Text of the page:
Geometric Pygmy Hawkfish

On a “Black Friday” visit to Old Town Aquarium (so as to avoid having to shop with family on Michigan Ave…), I scoured over the tanks for something interesting and, not seeing anything that I had to have in the saltwater department, ended up purchasing a grip of neon tetra and a few plants for my freshwater tank that I’m also repopulating post-move. While the guy was bagging up the neons, I perused the saltwater aisle once more.

The Clarion was still there, gorgeous as ever, and across the row, the tail of a pipefish was spotted hanging out of the mouth of a bubble coral. I then became entranced by a yellow Rhinopias and sat contemplating the sheer weirdness of Mother Nature. As the employee approached to ask if I needed anything else, I caught a fleeting red glimpse out of my peripheral. I assumed the half crouch middle row tank viewing stance and saw a fish I’ve been coveting since I first noticed it appearing on Live Aquaria a year or so ago – Plectranthias inermis.

The Geometric Pygmy Hawkfish isn’t really a hawkfish. In the subfamily Anthiinae, it is more closely related to anthias. It does have the gorgeous blotchy pattern and many of the desirable traits of a hawkfish, but few of the bad ones – due to its small size, it is doubtful that you’ll lose many inverts, though I might be weary of putting this little perchlet in a tank with sexy shrimp.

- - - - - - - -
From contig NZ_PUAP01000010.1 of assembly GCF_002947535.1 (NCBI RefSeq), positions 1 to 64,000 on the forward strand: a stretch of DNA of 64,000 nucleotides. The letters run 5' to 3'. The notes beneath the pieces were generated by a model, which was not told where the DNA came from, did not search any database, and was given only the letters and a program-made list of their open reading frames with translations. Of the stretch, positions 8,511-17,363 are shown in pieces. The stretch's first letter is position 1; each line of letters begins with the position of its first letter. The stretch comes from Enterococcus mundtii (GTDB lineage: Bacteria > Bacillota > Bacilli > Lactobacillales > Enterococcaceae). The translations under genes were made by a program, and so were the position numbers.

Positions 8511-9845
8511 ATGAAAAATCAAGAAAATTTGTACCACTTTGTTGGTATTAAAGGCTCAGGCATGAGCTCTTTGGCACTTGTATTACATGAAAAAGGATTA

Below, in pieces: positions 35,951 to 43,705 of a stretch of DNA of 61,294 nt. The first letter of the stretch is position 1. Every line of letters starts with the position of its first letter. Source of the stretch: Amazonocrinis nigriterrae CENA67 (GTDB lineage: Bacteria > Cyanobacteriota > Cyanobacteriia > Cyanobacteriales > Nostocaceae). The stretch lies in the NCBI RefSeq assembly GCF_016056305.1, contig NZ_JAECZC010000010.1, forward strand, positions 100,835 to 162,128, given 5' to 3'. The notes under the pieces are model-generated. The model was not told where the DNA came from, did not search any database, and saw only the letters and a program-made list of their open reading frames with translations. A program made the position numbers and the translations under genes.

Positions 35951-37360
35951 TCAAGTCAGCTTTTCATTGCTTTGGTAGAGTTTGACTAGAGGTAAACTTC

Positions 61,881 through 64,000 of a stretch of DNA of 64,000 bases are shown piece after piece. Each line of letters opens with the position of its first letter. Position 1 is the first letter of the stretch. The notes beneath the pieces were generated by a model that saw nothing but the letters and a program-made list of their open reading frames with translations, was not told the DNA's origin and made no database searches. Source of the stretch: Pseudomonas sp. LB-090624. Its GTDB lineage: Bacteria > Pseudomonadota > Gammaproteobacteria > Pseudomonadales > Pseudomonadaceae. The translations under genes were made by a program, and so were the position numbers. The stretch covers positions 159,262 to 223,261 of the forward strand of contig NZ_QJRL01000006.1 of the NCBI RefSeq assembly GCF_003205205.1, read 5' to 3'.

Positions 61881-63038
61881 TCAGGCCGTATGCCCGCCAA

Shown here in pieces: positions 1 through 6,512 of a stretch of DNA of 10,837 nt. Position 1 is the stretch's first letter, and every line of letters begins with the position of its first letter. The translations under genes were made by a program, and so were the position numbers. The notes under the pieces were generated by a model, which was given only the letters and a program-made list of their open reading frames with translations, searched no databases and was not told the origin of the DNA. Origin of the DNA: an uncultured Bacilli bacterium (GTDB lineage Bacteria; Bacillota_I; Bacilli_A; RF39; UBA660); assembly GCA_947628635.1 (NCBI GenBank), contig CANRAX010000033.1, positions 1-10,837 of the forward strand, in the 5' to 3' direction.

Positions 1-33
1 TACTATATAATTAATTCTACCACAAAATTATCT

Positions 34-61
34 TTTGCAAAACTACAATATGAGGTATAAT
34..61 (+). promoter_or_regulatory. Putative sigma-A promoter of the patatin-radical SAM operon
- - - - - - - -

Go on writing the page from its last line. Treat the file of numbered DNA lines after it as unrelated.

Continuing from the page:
Akin to the hawkfish, it seems to enjoy just hanging out on its gigantic (used very relatively here) pectoral fins. When the lights are on, it prefers to sit beneath rock ledges, though with just ambient daylight, it can be seen perching on the tops of corals and moving around the entire live rock structure. This makes sense, given that this fish prefers deeper waters (14 – 65m according to

I haven’t seen it eat yet, though over the past 2 weeks it has become much less shy and appears to be nice and plump. I am feeding the tank a mix of PE mysis, Rod’s Food & cyclops and it is the only fish in the tank right now. My percula clowns and spotted mandarin are still in a temporary 20 long, so I can only assume it is finding something to eat.

This small fish, in my opinion, is an absolute gem for nano reef aquaria. I am happy to have found one locally and hope it does well! Here are some photos of my new basslet, to be followed by some links to other good info on Plectranthias I came across.